Every summer from ages 9 to 16, I spent the summer with Harry Potter. Not an actual childhood friend that just so happened to be named Harry Potter, but with the books, movies, and fandom accoutrements relating to the Boy Who Lived. More than anyone other than my family and friends, JK Rowling has had the biggest impact on my life.
My childhood and adolescent summers included some typical Americana fare — summer camp, pool parties with my cousins, trips to Six Flags, etc. — but my most vivid memory of summer involve Rowling’s books, Mugglenet.com, Chamber of Secrets forum, and FanFiction.net. Using my dad’s office computer as I waited for him to finish working for the day, I soaked up any and all information about upcoming books and movies as I could. Lounging in my mom’s living room, I read and re-read the most recently released book, not even bothering to turn on the TV or pet my cat. (The TV is almost always on when I’m home, and I always pet my cat.)
Harry Potter and the Sorcerer’s Stone is the first book I remember actively reading for myself. Three books and three months later, I was hooked. Everything about the Golden Trio I adored. (Obviously, I was Hermione. Obviously, I was a Ron/Hermione shipper from their first introduction.) Harry, Ron, and Hermione’s inspiring friendship was couched in a colorful world that, at the time, seemed more vivid than the real world.
With Harry Potter, Rowling shaped my love for fantasy and YA literature, not to mention my obsession with fandom and cultural studies. She also had a great impact in the development of my emotional maturity, as I coped with the deaths of favorite characters (Dumbledore!), the complexity of once-hated characters (ugh, Snape), and the understandable albeit annoying outbursts of teen angst (OotP…need I say more?).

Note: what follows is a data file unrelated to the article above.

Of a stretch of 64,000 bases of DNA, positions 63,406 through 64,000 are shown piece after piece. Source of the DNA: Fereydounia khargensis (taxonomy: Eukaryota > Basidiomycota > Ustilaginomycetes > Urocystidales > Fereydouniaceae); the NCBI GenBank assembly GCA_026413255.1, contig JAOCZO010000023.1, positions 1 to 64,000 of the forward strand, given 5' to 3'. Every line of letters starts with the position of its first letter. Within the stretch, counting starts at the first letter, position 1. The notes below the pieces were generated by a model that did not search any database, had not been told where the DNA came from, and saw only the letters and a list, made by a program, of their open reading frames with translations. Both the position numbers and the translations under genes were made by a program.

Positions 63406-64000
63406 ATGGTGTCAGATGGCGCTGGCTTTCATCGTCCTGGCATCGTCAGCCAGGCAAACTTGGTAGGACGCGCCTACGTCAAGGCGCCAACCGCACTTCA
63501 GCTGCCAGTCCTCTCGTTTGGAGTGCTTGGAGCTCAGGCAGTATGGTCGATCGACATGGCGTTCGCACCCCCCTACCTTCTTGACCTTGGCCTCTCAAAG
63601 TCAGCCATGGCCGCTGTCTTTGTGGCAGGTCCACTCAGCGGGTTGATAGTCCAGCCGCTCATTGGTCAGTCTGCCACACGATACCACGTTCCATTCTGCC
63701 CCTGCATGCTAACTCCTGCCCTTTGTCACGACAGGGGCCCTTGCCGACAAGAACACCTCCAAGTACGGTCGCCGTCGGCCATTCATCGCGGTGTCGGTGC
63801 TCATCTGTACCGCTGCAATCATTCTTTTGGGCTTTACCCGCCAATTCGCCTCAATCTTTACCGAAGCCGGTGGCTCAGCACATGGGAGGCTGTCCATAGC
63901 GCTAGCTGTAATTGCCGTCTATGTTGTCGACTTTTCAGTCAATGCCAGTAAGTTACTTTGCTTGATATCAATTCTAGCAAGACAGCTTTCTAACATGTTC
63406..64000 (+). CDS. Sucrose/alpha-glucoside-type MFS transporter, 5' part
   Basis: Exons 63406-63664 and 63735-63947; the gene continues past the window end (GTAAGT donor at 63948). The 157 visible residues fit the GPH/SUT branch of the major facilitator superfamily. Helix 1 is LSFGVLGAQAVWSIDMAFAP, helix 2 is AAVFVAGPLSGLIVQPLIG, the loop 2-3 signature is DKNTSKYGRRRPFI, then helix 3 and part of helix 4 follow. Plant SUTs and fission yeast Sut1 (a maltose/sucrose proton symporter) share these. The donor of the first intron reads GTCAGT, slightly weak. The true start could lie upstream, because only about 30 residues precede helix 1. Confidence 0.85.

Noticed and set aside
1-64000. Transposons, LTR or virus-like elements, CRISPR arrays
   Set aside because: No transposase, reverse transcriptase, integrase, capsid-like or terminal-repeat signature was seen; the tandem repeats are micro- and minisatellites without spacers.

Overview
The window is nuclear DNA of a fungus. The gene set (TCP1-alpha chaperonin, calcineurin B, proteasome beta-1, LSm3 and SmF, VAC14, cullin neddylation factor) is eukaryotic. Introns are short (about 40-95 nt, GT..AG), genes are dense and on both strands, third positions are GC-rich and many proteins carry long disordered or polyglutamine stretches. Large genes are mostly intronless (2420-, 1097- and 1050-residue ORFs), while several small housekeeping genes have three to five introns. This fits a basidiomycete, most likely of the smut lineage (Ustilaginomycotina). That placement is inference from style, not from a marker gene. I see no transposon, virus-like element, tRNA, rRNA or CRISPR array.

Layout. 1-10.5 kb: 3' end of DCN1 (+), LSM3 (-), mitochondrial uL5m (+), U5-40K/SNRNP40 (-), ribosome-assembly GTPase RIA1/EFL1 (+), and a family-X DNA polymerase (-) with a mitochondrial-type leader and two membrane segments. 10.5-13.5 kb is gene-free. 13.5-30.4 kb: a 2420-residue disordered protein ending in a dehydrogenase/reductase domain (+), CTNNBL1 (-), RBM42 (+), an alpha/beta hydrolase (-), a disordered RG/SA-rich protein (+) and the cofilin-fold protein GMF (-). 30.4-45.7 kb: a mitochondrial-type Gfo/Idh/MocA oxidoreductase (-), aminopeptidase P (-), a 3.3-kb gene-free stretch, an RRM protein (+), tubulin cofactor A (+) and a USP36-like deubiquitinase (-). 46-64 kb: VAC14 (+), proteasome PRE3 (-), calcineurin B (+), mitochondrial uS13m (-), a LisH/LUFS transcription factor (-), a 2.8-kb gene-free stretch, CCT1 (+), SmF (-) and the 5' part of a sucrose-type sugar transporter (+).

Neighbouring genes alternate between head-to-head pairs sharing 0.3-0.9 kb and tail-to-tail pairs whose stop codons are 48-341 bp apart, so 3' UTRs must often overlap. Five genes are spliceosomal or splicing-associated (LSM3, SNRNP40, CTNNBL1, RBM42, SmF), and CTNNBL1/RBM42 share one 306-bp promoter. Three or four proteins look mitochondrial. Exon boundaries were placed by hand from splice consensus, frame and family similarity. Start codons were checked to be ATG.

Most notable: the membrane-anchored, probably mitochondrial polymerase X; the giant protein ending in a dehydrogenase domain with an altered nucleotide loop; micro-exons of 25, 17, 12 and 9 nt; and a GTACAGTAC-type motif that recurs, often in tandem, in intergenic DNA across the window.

A few months ago, I had an extended conversation with old friends about Harry Potter — the excitement and angst in waiting for books to release, the impact the series has had on our worldview, and the strengths and weaknesses of the series. We all agreed on how anticipating the next book made the HP experience (not to be confused with the traveling show) all the sweeter. After celebrating our respective houses (Slytherin FTW!), we discussed our problems with the series, and they’re lengthy and legitimate!
Is everyone in the Wizarding World (or at least in the UK Wizarding World) Christian since it seems everyone celebrates Christmas?
Did Rowling not realize what a problem it was to introduce the concept of the Time Turner and only use it in Prisoner of Azkaban?
Do young witches and wizards receive education before attending Hogwarts?
What kind of health and sex education do students receive at Hogwarts?
Why didn’t Draco receive a more nuanced conclusion to his arc?
Did any Slytherins fight with Harry at the Battle of Hogwarts besides Professor Slughorn? (I have Slytherin concerns.)
We’ve grown. We’ve had more life (and pop culture) experiences. We’ve…moved on from Harry Potter. This is the first part of my life that I’ve realized Harry Potter isn’t the end all, be all of my pop culture loves. Rowling isn’t a goddess brought down from on high to impart on us the Good Word of Harry. She’s a wildly talented — but not infallible — author/ storyteller, who shared her tales of the Boy Who Lived to the world (Wizarding and otherwise).
The post-Harry Potter era has had its ups (the Wizarding World is real-ish!) and downs (ugh Pottermore), but I’m comfortable with the notion that Harry Potter will never really go away. (Movies? Plays? HOW ABOUT MORE BOOKS?!)
Here’s to those summers with Harry and to the hope for more to come.